Today was a big day. We kicked it off by going to the zoo, then made a short stop with lunch at the ever-famous Riverwalk, and rounded it all off by visiting the Alamo in San Antonio, Texas.
Here’s a little rundown of our day!
San Antonio Zoo
The San Antonio zoo is a big place. Thankfully, the owners seem to have acknowledged that Texas is very hot, and so most of the walkways are shaded by giant cyprus trees. Dozens of wild egrets have built nests in these trees, and this was actually one of my favorite parts!
When you buy your ticket, you have the option to upgrade to the safari pass. The safari pass includes admission to the butterfly sanctuary and a ride aboard their tiny train.
We got them, and I think it was a good choice because the butterfly sanctuary was easily one of the best exhibits at the zoo. There were many more butterflies here than I’d ever seen in other butterfly houses. I also saw some species that I’d never seen before; there were ones with iridescent blue wings, and even ones with violet and orange wings!
The tiny train was alright. It did stop at various points on the journey so that you could get off and check out the surrounding area, but it didn’t really drive by anything that couldn’t be seen from foot.
Overall, I had a really fun time at the San Antonio Zoo, and I’d say it’s worth a visit if you’re willing to brave the heat!
When I told friends and family that I was visiting San Antonio, they all, without fail, told me that I had to see the Riverwalk.
The most striking feature about the Riverwalk is that it’s man made. The winding river was built to imitate Venetian canals, and it’s lined with walking paths, modern art, and of course, Tex-Mex restaurants!
We were easily able to find a staircase leading down from the street to the Riverwalk because downtown San Antonio has clear signage to direct you towards the different landmarks. We walked alongside the river for awhile, watching ducks and tour boats cruise along. Every time a tour passed, we listened closely for little snippets of the river’s history, and I learned that the Riverwalk was originally built from the pre-existing river as part of the New Deal!
After our short walk, the heat of the day became unbearable, and we stopped for lunch at one of the tex-mex places.
As much as I loved Riverwalk, we didn’t stay long due to the heat. Thankfully, we made our way back after dark and were able to enjoy it far better, and for a longer time!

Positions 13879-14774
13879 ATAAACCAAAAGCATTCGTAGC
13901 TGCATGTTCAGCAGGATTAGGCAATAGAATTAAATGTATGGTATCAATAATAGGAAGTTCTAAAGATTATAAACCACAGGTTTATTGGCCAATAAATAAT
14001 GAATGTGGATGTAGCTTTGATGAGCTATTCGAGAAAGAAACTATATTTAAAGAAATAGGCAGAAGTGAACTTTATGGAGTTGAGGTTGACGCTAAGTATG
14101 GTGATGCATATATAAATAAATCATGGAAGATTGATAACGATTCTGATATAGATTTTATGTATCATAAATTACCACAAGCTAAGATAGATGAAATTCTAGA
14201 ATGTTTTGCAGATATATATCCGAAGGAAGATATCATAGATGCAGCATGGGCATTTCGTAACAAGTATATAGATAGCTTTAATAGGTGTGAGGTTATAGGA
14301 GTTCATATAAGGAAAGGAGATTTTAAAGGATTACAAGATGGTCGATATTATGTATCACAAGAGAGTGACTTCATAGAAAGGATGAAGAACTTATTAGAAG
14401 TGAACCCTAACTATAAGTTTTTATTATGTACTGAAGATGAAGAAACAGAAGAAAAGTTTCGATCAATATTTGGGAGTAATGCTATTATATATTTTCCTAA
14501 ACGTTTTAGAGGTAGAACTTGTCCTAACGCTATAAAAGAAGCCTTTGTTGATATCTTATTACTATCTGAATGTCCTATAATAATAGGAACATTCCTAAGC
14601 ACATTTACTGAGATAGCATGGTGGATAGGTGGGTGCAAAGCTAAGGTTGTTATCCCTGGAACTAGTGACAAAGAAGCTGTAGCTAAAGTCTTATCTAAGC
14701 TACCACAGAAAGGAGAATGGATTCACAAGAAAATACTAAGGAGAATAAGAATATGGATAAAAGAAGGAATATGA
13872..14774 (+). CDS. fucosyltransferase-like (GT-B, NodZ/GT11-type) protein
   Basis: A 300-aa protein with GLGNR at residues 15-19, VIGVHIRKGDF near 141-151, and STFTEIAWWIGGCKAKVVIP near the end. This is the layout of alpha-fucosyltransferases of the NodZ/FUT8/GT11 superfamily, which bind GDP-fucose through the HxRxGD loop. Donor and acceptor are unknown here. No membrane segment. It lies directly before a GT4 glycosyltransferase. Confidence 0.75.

It would have been a sin to come to San Antonio without seeing THE Alamo!
I always knew the phrase, “Remember the Alamo”, but I was never sure what the Alamo was, or why I needed to remember it.
Turns out, ‘the Alamo’ refers to the people, the fort, and the independent nation of Texas after they seceded from both Mexico and the United States.
Texas wasn’t its own country for very long, but they were the only state to ever successfully declare independence, and that’s what’s so fascinating about it!
The Alamo fort in San Antonio is an old mission church that was briefly occupied by the Texan military during its independence. It’s also the site of the famous Battle of the Alamo, where the Texans lost their independence, and where the famous line, “Remember the Alamo!” was cried.
You can get into the fort for free by waiting in line, and when I visited, this line was relatively short because it was the middle of the day and VERY hot. The first building you enter is the most recognizable, it’s the church itself. The church is pretty empty, and there’s not much to look at, but it’s still cool to just stand there and think of the history that took place inside. There’s also a bit of graffiti up near the rafters where young soldiers had written their names.
After you leave the church, there’s a large garden area surrounded by high stone walls. There are quite a few artifacts and memorials scattered around, like cannons and bronze statues of Alamo heroes. When I visited, there was also an animated old man telling stories about the battles and explaining the history of the place. I listened for a little bit, but it was just so hot, and I moved on quickly.
Some other structures worth mentioning are the Wall of History and the Long Barrack, but I didn’t spend much time there.
Annnnnnnd there you have it! That was my experience visiting the Alamo in San Antonio, Texas!
Despite my incessant complaints about how hot it was, I LOVED San Antonio! It was definitely my favorite city we visited this road trip.
It was an easy city to navigate too, and full of history and good food. I also appreciated how different San Antonio was than any place I’d ever been, it’s definitely got a very “Texas” feel to it.
I am a bit disappointed in myself for letting the heat get to me, and I didn’t spend as much time as I would have liked at the Alamo as a result.
Oh well! I guess that means I’ll have to come back 🙂
Next up on our itinerary is the capital city, Austin!